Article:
Monday, February 6, 2012

My faith was a house of cards

Feelings, and feelings, and feelings. Let me try thinking instead. From the rational point of view, what new factor has [Helen Joy’s] death introduced into the problem of the universe? What grounds has it given me for doubting all that I believe? I knew already that these things, and worse, happened daily. I would have said that I had taken them into account. I had been warned - I had warned myself - not to reckon on worldly happiness. We were even promised sufferings. They were part of the programme. We were even told ‘Blessed are they that mourn’ and I accepted it. I’ve got nothing that I hadn’t bargained for. Of course it is different when the thing happens to oneself, not to others, and in reality, not in imagination. Yes; but should it, for a sane man, make quite such a difference as this? No.House-of-cards And it wouldn’t for a man whose faith had been real faith and whose concern for other people’s sorrows had been real concern. The case is too plain. If my house has collapsed at one blow, that is because it was a house of cards. The faith which ‘took these things into account’ was not faith but imagination. The taking them into account was not real sympathy. If I had really cared, as I thought I did, about the sorrows of the world, I should not have been so overwhelmed when my own sorrow came. It has been an imaginary faith playing with innocuous counters labelled ‘Illness’, ‘Pain’, ‘Death’ and ‘Loneliness’. I thought I trusted the rope until it mattered to me whether it would bear me. Now it matters, and I find I didn’t.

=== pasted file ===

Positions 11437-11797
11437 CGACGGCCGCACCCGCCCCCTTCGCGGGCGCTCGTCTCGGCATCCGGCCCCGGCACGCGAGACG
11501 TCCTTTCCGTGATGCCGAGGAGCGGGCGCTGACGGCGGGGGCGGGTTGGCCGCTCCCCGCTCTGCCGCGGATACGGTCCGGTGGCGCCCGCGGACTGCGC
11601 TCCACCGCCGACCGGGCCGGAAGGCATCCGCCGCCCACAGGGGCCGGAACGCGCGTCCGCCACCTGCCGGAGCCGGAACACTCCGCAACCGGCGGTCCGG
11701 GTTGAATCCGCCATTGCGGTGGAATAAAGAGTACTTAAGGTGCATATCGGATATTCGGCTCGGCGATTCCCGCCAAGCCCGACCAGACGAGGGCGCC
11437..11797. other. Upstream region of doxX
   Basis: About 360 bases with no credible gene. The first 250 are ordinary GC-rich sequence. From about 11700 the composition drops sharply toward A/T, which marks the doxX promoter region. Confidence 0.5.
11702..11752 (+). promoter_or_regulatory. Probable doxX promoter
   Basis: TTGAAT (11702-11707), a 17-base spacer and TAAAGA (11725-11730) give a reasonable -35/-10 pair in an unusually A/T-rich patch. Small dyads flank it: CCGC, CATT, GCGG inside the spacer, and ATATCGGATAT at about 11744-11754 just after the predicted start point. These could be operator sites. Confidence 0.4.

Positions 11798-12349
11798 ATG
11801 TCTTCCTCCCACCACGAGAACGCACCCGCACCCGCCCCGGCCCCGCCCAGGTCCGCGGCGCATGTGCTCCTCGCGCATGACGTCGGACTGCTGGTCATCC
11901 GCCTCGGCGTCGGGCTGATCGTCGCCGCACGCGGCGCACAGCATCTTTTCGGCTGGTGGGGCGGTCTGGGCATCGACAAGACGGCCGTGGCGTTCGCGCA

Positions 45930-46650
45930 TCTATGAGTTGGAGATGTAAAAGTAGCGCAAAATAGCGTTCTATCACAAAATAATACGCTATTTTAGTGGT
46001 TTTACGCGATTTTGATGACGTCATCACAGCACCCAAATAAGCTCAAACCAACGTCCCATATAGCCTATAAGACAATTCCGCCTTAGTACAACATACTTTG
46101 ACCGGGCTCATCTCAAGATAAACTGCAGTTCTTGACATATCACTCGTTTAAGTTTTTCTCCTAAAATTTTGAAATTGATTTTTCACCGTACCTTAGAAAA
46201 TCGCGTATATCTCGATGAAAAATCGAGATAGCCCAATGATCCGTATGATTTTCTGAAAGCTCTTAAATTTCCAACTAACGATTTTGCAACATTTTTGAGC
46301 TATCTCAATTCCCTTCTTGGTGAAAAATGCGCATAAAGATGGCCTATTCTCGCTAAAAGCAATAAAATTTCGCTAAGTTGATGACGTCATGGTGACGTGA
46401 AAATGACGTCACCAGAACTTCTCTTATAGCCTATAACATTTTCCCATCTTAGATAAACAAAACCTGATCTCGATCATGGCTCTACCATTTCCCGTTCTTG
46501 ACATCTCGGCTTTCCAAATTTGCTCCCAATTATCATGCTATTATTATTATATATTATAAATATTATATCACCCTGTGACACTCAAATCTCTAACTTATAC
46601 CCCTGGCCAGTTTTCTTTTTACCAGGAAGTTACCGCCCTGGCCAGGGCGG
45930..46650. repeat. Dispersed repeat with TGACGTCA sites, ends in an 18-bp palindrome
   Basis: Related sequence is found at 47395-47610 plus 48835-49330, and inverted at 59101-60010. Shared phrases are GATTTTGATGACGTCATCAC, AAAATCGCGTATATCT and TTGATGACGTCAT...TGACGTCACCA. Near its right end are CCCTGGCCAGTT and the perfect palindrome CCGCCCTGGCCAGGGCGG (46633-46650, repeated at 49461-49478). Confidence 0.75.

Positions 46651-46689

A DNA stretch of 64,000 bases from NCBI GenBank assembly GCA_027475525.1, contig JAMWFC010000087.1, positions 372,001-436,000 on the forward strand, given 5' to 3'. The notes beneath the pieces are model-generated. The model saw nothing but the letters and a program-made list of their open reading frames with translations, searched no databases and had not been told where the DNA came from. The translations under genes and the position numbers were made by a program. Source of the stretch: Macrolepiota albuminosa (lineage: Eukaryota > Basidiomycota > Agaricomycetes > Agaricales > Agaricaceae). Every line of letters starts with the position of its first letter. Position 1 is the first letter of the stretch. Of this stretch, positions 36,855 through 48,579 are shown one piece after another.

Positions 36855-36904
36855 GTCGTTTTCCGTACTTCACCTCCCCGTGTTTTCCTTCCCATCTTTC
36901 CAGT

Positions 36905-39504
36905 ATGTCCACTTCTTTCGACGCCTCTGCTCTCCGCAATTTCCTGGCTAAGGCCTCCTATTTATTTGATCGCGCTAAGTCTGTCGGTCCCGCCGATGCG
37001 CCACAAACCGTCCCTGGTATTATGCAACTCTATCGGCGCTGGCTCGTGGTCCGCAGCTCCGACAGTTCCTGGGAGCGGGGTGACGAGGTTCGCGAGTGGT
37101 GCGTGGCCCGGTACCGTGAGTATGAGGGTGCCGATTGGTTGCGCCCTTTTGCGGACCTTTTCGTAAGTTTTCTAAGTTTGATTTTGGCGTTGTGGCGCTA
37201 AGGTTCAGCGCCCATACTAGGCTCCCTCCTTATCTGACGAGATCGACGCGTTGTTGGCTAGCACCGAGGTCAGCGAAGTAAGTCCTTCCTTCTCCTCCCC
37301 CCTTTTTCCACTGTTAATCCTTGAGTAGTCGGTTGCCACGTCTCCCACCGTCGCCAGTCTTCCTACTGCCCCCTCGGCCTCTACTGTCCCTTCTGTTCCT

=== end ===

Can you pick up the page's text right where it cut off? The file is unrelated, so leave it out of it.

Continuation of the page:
C.S. Lewis, A Grief Observed (London: Faber and Faber, 1961), 28.

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